The seminars are a big part of a show’s appeal and are used heavily in pre-show promotions. In order to have a good shot at securing a free seminar opportunity, have your proposal submitted very early on. Call for speakers and submission deadlines are usually well published on show websites and should be easy to find.
Getting asked to speak again at the next show
Most likely you will want your company to be presenting at the next year’s event also. While there are many factors contributing to who is selected, good reviews are important for repeat presenters. Most shows ask attendees to evaluate each seminar, having good evaluations helps greatly with securing a session the following year.
Attendees want to learn about the topic you are speaking about, so cover information that goes beyond average information. At the same time, attendees want to enjoy the session, they want to be entertained.
Finding the right combination of dry facts and entertainment takes a little bit of experience and time and you should always ask for a copy of your evaluation results, so you can make the necessary corrections.
Public relations opportunities
Besides reaching the seminar audience, your company gains an opportunity for media attention. It certainly warrants a press release and you should invite media specifically to that event.
When you send a press release or pitch letter inviting media to attend, provide a list of the most important items they will learn during the session to spark their interest.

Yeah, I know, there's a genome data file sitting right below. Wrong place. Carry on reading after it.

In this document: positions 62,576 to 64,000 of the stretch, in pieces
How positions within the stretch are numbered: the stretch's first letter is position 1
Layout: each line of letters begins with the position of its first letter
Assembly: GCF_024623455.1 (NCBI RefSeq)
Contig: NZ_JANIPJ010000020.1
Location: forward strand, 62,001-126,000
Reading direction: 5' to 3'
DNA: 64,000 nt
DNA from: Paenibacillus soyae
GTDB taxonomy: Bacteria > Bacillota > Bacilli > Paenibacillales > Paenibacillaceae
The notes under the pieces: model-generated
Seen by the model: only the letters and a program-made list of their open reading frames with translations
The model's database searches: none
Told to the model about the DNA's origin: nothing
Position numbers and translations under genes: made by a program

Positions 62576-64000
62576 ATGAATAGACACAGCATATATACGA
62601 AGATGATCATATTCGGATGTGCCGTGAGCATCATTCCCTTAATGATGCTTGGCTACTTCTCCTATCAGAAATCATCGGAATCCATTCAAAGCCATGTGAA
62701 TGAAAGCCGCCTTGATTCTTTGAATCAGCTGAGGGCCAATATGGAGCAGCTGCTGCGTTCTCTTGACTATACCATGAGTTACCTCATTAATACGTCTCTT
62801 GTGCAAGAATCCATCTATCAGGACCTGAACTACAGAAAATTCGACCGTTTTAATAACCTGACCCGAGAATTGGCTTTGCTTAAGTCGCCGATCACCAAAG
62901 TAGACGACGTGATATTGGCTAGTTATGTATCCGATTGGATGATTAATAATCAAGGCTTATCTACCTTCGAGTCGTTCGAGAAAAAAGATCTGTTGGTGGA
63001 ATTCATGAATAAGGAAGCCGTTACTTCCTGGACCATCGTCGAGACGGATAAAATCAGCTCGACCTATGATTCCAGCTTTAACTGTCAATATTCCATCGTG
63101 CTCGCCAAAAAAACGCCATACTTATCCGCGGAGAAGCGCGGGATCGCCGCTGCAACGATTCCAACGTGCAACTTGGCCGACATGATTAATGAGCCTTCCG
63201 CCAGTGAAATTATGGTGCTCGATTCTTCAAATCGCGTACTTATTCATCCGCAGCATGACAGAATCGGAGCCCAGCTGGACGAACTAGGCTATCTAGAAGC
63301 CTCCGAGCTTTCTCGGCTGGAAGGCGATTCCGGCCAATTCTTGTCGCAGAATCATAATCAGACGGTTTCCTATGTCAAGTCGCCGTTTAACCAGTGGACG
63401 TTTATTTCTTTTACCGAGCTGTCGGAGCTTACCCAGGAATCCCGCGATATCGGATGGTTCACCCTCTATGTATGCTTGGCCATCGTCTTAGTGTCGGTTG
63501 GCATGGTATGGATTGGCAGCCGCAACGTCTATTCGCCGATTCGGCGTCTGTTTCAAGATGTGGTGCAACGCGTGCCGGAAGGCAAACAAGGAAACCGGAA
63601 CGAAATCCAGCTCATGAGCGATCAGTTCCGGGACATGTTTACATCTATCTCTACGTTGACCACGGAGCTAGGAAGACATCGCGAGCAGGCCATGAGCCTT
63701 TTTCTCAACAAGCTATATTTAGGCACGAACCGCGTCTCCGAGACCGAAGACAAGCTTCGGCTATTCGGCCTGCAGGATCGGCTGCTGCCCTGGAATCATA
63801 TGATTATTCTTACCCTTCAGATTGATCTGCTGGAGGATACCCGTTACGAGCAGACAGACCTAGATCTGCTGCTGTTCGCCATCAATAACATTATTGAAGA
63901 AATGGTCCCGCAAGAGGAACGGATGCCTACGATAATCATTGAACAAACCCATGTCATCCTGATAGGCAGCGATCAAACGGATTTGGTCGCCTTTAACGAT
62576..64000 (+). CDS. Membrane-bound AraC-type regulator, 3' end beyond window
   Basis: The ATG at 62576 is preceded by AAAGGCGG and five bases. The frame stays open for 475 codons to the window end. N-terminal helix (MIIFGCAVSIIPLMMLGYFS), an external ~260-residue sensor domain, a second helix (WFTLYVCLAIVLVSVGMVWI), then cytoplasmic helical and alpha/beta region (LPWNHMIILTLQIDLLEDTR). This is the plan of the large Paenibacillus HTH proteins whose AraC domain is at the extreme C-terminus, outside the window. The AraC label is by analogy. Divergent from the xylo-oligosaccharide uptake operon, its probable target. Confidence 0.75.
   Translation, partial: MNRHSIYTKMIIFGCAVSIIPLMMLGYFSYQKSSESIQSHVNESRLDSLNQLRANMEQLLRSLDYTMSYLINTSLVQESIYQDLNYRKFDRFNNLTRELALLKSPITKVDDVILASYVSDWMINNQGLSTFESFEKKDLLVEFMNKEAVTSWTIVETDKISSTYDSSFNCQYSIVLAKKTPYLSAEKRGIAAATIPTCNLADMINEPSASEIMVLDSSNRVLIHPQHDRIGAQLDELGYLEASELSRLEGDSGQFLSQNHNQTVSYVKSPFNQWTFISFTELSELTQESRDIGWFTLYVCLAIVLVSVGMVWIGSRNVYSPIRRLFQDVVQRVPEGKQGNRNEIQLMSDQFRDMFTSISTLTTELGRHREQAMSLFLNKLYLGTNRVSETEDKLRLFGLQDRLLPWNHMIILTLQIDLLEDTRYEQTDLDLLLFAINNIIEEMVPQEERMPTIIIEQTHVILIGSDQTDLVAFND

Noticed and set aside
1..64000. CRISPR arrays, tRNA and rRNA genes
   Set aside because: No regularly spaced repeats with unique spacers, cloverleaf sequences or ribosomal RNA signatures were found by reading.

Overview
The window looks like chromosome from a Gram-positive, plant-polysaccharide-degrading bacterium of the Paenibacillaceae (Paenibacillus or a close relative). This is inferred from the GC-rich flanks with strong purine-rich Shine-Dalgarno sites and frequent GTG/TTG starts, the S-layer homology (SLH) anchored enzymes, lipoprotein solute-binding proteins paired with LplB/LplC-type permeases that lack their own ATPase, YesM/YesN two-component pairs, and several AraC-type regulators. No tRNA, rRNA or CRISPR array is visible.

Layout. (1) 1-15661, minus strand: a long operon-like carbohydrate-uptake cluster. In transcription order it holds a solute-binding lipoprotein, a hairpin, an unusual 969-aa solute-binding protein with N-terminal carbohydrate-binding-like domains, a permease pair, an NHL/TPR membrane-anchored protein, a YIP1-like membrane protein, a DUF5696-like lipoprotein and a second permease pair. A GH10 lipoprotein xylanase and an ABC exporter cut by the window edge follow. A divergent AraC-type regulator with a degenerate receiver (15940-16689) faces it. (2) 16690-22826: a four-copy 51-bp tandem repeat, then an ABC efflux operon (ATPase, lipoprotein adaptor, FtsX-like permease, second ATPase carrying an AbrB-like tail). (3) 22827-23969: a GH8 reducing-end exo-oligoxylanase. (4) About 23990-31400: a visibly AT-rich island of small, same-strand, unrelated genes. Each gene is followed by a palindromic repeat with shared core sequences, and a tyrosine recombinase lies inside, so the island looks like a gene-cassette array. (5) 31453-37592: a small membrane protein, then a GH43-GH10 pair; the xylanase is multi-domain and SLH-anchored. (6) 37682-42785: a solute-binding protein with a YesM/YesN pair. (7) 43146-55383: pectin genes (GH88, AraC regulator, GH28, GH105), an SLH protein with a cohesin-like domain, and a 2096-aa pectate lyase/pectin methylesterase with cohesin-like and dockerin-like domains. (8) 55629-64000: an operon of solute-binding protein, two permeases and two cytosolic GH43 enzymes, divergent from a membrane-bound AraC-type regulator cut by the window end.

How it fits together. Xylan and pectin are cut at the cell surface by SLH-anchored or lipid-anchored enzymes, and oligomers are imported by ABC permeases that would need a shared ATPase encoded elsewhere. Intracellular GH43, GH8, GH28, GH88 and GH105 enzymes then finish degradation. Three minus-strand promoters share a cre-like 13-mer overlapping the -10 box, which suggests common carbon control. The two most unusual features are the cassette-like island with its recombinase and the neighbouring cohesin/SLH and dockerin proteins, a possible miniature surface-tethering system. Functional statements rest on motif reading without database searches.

A session like this should also be announced within your own company and sales and marketing should work on a strategy to invite current and potential customers to attend. Mention the seminar on a company blog if you have one and prominently announce it on your company web site to support industry experience claims.
Now that you have learned about speaking opportunities at tradeshows it’s time to move on to the homework part of the lesson so you can put this information into practice.
For homework there are several things you will need to do.
1. Decide what type of tradeshows have the key prospects you’d like to reach.
2. Create a spreadsheet to track the speaking opportunities.
3. Search for tradeshows in your industry and verticals to find speaking opportunities.
4. Prepare a short biography of the proposed speaker; the typical length is 50 or 100 words.
5. Prepare and submit customized speaking proposals.
6. Track speaking proposals submitted.
About Linda Musgrove, the TradeShow Teacher
Linda Musgrove is president of the Trade Show Training firm, TradeShow Teacher. She focuses on teaching companies to significantly improve Trade Show Results through strategic, customized Trade Show Training for individuals, departments or entire teams. Training options include phone consulting, webinars, seminars and one-on-one in person coaching. Musgrove authored The Complete Idiots Guide to Trade Shows, published by Alpha Books/Penguin Publishing. Learn more at http://www.tsteacher.com and sign up for the free monthly Trade Show Tactics newsletter. Follow on Twitter at: http://twitter.com/tsteacher .